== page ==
Figure 1. Stages of production and estimated body weight changes.

In years when grazing feeds are limited, particular attention should be given to the amount ewes are consuming on a daily basis. If a ewe’s nutritional requirements to produce lamb and wool are not met, then she will not produce at a satisfactory level. Likewise, a ewe, when over fed, wastes limited feed resources. In certain stages of the production cycle, it may be advantageous to restrict a ewe’s intake of nutrients. Producers must first know the sheep’s nutrient requirements and the nutrient contents of the feeds that the sheep are consuming before a balanced feeding program can be calculated (see Tables 1 and 2).

Ideally, a ewe should lose five to seven percent of her body weight during lactation, recover this during the dry period and then gain weight during gestation in proportion to the weight of the fetal tissues and fluids (Figure 1).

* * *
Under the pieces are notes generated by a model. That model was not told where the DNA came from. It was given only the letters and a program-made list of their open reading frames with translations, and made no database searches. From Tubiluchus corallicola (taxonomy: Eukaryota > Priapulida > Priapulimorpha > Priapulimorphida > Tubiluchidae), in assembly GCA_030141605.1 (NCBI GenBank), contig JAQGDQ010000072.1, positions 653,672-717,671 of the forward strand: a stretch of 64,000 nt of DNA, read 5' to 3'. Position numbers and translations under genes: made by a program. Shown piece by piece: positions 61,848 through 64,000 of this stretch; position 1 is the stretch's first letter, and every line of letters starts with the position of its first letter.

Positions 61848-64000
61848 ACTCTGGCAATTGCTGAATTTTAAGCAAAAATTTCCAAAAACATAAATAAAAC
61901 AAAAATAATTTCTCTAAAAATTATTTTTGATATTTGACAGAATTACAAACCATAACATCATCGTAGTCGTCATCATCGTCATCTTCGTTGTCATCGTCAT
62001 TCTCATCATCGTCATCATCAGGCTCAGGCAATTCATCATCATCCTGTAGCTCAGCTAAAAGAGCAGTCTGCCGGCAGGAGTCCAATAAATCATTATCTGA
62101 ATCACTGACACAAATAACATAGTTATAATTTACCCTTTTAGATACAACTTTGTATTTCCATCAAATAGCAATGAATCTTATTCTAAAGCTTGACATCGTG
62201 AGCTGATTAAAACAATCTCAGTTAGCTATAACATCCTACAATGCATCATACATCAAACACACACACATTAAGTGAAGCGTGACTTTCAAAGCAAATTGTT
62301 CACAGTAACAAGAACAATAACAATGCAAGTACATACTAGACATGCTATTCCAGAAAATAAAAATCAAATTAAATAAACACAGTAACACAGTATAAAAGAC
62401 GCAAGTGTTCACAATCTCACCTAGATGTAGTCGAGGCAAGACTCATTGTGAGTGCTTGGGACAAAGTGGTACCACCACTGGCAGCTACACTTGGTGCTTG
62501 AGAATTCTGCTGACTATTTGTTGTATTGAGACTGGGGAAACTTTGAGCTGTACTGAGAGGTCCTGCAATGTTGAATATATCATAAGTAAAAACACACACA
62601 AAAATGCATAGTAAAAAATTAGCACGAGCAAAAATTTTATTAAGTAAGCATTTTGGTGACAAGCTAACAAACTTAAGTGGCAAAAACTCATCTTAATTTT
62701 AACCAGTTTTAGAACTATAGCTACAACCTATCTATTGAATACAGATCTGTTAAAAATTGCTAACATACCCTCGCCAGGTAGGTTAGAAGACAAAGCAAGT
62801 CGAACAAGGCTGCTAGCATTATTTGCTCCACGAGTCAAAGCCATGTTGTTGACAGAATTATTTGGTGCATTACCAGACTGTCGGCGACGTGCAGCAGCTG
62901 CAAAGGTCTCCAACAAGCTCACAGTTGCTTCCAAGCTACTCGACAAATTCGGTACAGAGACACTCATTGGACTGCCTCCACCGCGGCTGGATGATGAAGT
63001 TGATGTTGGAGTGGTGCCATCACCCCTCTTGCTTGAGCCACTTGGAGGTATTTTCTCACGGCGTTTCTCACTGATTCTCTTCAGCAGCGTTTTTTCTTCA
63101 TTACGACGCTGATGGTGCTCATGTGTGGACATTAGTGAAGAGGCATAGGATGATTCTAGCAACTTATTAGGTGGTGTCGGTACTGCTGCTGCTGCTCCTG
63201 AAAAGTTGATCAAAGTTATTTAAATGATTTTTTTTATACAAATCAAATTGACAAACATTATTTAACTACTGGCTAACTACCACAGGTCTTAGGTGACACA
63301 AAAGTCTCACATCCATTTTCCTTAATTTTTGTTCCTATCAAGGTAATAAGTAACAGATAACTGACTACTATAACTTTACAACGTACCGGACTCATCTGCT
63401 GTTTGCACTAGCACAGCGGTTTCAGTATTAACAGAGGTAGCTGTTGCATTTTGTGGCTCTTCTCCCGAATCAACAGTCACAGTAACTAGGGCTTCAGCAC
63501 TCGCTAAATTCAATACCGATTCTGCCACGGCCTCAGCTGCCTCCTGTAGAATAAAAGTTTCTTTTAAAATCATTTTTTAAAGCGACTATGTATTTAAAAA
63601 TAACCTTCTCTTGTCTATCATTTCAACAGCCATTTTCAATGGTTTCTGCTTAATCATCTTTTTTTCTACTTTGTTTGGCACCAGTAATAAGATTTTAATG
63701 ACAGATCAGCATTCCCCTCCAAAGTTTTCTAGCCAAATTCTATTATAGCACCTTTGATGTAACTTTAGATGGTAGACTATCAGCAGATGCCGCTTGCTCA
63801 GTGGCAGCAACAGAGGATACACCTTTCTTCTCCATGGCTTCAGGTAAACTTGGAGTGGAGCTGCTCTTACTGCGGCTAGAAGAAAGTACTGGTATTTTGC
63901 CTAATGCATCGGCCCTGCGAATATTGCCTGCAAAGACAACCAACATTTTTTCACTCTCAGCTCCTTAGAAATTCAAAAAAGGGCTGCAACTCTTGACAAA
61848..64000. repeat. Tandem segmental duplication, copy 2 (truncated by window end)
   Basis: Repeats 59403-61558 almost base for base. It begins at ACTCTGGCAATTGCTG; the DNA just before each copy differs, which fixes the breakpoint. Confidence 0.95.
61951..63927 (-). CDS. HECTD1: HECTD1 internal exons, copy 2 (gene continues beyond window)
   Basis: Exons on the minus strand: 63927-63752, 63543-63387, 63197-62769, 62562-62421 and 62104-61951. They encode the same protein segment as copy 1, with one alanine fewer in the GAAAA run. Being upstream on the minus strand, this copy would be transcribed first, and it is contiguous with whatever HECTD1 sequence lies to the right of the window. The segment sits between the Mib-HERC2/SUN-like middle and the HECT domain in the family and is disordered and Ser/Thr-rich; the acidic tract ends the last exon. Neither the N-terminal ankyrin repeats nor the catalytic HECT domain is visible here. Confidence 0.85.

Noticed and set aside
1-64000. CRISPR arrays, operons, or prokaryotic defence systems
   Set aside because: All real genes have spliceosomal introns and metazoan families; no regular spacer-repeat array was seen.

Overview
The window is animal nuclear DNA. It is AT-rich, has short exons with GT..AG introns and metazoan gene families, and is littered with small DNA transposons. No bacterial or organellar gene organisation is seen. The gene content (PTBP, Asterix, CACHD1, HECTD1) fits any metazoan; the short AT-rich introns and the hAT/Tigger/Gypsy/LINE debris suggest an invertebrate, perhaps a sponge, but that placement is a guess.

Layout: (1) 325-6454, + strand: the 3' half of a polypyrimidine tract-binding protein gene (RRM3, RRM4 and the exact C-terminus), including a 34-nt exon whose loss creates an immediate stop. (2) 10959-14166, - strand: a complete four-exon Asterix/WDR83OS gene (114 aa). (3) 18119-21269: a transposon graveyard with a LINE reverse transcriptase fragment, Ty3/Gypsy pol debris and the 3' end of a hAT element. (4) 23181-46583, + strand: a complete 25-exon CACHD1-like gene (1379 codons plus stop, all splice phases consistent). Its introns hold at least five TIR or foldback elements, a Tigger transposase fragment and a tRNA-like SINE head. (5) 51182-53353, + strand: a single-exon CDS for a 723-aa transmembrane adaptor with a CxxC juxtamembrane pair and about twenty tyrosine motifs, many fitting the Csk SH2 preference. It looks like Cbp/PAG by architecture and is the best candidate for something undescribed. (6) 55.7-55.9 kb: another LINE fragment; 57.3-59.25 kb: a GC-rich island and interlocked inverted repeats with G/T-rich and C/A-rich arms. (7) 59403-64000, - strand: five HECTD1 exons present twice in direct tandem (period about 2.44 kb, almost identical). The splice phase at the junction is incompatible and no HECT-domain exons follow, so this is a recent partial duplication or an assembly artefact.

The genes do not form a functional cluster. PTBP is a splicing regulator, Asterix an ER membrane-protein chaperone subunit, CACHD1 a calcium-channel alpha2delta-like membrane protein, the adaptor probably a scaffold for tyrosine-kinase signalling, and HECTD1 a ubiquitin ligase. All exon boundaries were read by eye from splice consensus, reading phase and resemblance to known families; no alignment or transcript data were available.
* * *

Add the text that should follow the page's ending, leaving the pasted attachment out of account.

Body condition three.

Figure 6. Body condition three. Sheep are thrifty with evidence of limited fat deposits in fore rib, over top of shoulder, backbone, and tail head. Hipbone remains visible.

Body condition four.

Figure 7. Body condition four. Moderate fat deposits give the sheep a smoother external appearance over the shoulder, back, rump, and fore rib. Hip bone is not visible, firm fat deposition becomes evident in brisket and around the tail head.

Body condition five.

Figure 8. Body condition five. Sheep are extremely fat with the excess detectable over the shoulder, backbone, rump, and fore rib. Excess fat deposits in brisket, flank, and tail head regions lack firmess. Sheep appear uncomfortable and reluctant to move about. Quality fleeces are generally found.
Feel for the tips of the transverse processes.